It was a complete and utter disaster. The speaker was supposed to be Dr. Patricia Sloan-White, from the UD Department of Anthropology, speaking about her newly completed book on "Corporate Islam." Instead, that lecture had been cancelled, apparently some weeks before, and replaced by a lecture from a graduate student from the History Department on a completely unrelated topic. I had encouraged my students to attend and a huge number of them showed up, along with myself and another faculty member from my department. When we were told by Dr. Brophy that the lecture we had come to hear had been cancelled, I stuck my head in the door of the classroom and told my students the news and most (or all) of them got up and left. Subsequently, I was the recipient of several pissy emails from Dr. Brophy, even though he is the one responsible -- from my perspective -- for the confusion. If UD plans to advertise campus events as happening, and being open to the public, they need to make sure there is a fail-safe method of making sure that changes to the calendar are reflected on the website in a timely manner. And if a room has only a few extra seats available for members of the public, perhaps the event shouldn't be listed on the Calendar of Events at all. I now have a number of students and two community members, who I had specifically invited, annoyed at me for their bother. Along with Dr. Brophy, who seems to think it is my fault, somehow.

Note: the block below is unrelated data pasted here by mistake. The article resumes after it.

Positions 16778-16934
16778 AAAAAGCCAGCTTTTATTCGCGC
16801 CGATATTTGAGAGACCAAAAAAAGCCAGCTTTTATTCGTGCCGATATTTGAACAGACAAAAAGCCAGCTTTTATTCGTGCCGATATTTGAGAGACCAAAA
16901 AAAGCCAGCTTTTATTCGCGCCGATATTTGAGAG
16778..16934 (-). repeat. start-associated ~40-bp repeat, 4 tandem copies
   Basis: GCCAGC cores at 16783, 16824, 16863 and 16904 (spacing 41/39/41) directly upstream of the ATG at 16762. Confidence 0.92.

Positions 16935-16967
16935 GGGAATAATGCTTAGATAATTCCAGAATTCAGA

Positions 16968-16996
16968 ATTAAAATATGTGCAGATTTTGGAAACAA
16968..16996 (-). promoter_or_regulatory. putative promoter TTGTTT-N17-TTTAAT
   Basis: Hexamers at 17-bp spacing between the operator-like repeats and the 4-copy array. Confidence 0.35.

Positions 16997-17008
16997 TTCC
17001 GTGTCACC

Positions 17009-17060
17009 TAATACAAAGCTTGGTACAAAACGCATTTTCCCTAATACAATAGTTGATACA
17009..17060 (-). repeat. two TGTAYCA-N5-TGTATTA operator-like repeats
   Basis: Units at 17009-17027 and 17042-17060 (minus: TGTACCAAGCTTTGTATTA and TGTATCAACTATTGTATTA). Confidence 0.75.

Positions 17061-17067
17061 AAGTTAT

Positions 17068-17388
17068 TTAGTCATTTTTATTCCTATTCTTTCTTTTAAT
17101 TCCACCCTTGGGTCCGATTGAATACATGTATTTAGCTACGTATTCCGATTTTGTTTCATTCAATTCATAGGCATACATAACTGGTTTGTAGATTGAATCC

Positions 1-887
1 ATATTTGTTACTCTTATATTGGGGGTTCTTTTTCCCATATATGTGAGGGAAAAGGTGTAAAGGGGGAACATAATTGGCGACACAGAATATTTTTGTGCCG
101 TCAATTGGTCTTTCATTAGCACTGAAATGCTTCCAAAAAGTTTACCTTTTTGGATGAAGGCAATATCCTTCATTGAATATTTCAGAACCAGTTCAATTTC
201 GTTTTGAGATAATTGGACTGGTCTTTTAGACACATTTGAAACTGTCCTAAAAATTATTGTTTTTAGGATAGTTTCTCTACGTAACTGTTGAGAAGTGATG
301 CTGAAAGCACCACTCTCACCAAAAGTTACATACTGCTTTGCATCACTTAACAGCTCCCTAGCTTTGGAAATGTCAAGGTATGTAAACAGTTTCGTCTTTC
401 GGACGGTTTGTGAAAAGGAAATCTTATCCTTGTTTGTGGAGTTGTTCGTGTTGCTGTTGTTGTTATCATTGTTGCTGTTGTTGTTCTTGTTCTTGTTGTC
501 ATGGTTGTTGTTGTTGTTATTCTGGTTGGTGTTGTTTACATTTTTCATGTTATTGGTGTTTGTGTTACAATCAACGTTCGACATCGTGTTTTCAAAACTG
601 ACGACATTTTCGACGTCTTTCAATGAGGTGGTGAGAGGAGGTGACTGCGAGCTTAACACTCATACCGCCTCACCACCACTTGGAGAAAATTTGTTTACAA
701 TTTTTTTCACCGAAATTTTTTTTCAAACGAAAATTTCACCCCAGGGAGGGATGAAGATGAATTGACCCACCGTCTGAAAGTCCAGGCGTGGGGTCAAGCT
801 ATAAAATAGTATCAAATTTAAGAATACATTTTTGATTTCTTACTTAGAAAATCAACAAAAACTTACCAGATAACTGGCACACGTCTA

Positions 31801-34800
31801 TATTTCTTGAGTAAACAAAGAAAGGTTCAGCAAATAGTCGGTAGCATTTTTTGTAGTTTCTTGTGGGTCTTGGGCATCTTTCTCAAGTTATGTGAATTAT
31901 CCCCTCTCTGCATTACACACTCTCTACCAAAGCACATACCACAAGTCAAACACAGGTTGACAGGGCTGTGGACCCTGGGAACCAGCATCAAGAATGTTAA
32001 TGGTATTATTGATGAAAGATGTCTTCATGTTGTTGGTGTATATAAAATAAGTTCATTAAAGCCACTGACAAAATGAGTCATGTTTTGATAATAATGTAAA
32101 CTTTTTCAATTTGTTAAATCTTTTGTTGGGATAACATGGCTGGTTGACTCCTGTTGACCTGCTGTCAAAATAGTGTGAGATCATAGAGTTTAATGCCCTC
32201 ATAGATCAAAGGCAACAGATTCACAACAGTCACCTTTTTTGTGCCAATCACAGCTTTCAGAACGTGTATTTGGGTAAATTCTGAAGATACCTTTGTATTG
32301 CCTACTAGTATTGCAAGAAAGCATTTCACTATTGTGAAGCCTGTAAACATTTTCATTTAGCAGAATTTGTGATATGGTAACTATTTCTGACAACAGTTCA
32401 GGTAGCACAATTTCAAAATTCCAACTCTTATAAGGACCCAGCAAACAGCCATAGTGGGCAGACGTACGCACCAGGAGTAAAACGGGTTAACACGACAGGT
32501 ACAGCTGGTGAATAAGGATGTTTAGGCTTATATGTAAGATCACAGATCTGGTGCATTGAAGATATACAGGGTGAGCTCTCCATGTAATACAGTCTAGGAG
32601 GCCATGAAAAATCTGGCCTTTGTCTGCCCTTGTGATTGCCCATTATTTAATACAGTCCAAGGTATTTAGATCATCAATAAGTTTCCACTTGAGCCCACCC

The Department of Physics and Astronomy took the unusual step of bringing in Dr. Chad Starks, a criminologist, to talk about STEM recruitment and broader issues related to structural inequalities in our society. Dr. Starks is an Associated Director of Delaware Space Grant and has interesting and effective ideas for increasing participation of underrepresented groups in STEM subjects. This colloquium covered a lot of ground and clearly engaged the audience,. It was a full house with as many as twenty people standing to listen. It was still full at the end, and the question and discussion period might have gone on still longer. This was a real interchange of ideas in a highly cross disciplinary mode. Attended by people from numerous departments and many graduate and undergraduate students, I would say it was a real success.